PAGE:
Guest blog post by Darcy Maulsby
“Smell your hands.” Yep, that’s something you don’t hear every day, yet it’s perfectly normal—and irresistible—during one of Mary Lovstad’s “Cooking with Herbs” classes at Enchanted Acres near Sheffield, Iowa.
First there was the pungent, spicy aroma of sage, followed by the more delicate, earthy nuances of thyme. All fresh, and all waiting to be transformed into herb butters, salt/herb mixes that save summer in a jar, and turkey brine mixes that will be big timesavers in the kitchen, now that the countdown to the holidays has begun.
As we snipped, chopped and mixed herbs of all types, mainly ones that can grow well in Iowa, I was reminded that herbs are bright, bold and borderline intoxicating. “I love how my hands smell when I’m working with fresh herbs,” said Lovstad, who worked in information technology, including a stint as a software quality engineer, before devoting herself to a new business—Farm Girl Cook’n.
Her farm-to-table workshops demystify many of the questions a lot of us have about herbs. Sure, you probably know that fresh herbs aren’t just for gourmet chefs, but working with herbs can be intimidating. How do I actually work with fresh herbs? Which herbs pair with which types of food? When do I add herbs during the cooking process?
Here are some of Lovstad’s top tips and tricks to help transform every meal into something special.
- Dry herbs with a kitchen gadget you already have. Drying fresh herbs is simple when you use your microwave. Place herbs on a plate covered with a paper towel, and microwave them for 30 seconds at a time, until they seem dry enough.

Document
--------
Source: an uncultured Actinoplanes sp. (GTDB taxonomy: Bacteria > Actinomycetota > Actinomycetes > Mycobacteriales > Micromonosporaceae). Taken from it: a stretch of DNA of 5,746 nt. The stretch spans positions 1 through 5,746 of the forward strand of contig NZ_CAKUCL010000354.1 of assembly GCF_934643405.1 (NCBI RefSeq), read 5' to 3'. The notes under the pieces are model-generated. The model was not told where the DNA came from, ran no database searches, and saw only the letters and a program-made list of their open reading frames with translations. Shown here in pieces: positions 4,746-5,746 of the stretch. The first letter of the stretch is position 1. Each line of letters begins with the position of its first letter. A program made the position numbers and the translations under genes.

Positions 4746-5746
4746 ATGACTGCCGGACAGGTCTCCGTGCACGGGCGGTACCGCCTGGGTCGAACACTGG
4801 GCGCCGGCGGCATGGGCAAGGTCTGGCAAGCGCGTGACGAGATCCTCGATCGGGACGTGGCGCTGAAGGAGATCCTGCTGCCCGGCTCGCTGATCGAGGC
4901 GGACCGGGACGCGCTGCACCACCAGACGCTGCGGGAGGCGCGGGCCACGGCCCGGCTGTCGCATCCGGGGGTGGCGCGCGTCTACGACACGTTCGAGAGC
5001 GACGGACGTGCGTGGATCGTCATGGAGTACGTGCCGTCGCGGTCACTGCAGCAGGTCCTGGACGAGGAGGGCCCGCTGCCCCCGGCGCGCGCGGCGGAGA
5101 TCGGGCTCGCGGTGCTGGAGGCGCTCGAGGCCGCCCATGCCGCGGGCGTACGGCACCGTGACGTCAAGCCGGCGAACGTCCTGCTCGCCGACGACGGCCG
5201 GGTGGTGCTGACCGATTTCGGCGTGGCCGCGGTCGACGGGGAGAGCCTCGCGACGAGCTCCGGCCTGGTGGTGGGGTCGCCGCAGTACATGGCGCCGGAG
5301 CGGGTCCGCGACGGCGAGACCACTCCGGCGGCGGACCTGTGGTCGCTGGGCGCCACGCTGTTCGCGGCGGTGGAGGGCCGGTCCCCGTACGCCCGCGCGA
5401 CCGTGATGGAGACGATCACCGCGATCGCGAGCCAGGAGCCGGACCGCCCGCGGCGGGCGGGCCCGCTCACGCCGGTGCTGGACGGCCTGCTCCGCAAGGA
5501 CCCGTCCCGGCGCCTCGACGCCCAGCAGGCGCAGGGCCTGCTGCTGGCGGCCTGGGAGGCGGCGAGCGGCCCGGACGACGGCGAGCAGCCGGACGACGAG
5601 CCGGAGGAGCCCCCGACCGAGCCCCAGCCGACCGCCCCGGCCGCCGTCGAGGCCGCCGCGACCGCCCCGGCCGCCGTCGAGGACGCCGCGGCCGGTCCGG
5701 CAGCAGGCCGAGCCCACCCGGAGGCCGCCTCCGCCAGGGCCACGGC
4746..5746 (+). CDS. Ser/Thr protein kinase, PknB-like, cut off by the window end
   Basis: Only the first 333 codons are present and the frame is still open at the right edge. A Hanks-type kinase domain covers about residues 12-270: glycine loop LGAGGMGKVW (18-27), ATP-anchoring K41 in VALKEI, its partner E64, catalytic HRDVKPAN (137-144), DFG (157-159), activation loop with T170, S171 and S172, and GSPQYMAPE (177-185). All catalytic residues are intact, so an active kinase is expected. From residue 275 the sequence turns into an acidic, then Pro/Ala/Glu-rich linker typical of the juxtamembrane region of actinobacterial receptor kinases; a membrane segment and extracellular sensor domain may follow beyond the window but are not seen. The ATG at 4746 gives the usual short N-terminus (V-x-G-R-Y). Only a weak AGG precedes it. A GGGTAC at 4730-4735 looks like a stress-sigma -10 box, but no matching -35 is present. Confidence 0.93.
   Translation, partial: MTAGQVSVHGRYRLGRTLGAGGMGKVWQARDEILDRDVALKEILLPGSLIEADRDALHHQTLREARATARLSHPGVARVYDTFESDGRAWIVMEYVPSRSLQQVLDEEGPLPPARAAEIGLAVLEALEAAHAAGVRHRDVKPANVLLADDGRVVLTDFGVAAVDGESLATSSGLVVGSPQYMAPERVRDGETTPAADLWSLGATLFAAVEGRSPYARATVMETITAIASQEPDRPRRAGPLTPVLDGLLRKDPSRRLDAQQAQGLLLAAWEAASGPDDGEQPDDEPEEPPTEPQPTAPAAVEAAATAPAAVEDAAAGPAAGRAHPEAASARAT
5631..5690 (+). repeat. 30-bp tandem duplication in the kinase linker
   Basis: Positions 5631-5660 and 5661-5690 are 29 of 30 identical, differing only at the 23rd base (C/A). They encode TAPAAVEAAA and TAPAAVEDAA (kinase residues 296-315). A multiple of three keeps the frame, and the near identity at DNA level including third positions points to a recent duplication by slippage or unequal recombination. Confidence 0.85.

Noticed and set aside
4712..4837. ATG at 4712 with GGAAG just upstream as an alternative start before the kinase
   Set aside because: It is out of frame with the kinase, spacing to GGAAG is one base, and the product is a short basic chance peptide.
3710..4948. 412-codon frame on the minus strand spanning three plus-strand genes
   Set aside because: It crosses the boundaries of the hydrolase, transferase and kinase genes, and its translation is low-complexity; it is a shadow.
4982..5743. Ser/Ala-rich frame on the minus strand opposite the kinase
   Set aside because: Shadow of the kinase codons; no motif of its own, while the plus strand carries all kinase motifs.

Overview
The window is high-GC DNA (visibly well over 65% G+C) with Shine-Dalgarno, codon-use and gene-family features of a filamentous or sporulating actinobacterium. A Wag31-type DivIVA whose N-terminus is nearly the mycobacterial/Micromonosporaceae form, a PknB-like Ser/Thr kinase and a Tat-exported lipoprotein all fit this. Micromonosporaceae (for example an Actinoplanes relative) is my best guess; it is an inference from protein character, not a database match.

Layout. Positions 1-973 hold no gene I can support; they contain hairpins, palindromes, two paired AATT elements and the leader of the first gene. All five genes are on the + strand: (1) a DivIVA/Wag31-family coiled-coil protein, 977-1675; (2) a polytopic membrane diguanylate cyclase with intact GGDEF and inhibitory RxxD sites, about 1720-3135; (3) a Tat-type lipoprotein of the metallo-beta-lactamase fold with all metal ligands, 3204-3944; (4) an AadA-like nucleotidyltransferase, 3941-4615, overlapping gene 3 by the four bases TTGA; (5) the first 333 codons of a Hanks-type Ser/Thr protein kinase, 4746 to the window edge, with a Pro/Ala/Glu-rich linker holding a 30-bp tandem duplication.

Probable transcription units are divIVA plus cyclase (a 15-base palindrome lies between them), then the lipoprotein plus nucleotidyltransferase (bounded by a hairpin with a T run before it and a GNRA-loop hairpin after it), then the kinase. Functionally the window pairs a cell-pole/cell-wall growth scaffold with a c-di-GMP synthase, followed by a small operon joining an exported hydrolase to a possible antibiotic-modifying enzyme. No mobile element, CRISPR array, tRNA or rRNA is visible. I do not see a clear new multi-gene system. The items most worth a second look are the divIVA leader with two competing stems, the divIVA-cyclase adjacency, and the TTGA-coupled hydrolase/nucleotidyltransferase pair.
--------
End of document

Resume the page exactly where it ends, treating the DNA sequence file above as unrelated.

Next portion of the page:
- Keep them fresh. If you’d rather work with fresh herbs than dried herbs, but you don’t have time to harvest them constantly, fresh-cut herbs can be kept in a container partially filled with fresh water, much like cut flowers in a vase. Trim the bottom edges of the herbs’ stems so they can take up water, and replace the water with fresh water, as needed. “I’ve kept herbs for two or three weeks this way,” said Lovstad, a former community college instructor who shares many of her favorite recipes on her blog at http://www.farmgirlcookn.com/.
- Know your measurements. A good rule of thumb is that you’ll need twice as many fresh herbs as dried herbs in a recipe. If you’re making a soup, for example, and the recipe calls for a tablespoon of dried thyme, use 2 tablespoons if you’re working with fresh thyme.
- Don’t hang on too long. Herbs and spices tend to lose their magic after a year. If you’ve kept dried herbs longer than that, it’s probably time to discard them and get a fresh supply.
Knowing how to use fresh herbs is a surefire way to take your dishes to the next level. That includes mixing fresh herbs with coarse salt (and perhaps a healthy shot of garlic). Once you save summer in a jar, voila! Your friends and family will classify YOU as the gourmet chef.
Save Summer in a Jar Herb-Salt Mix
- cups of loosely packed herbs before chopping (parsley, sage, rosemary & thyme)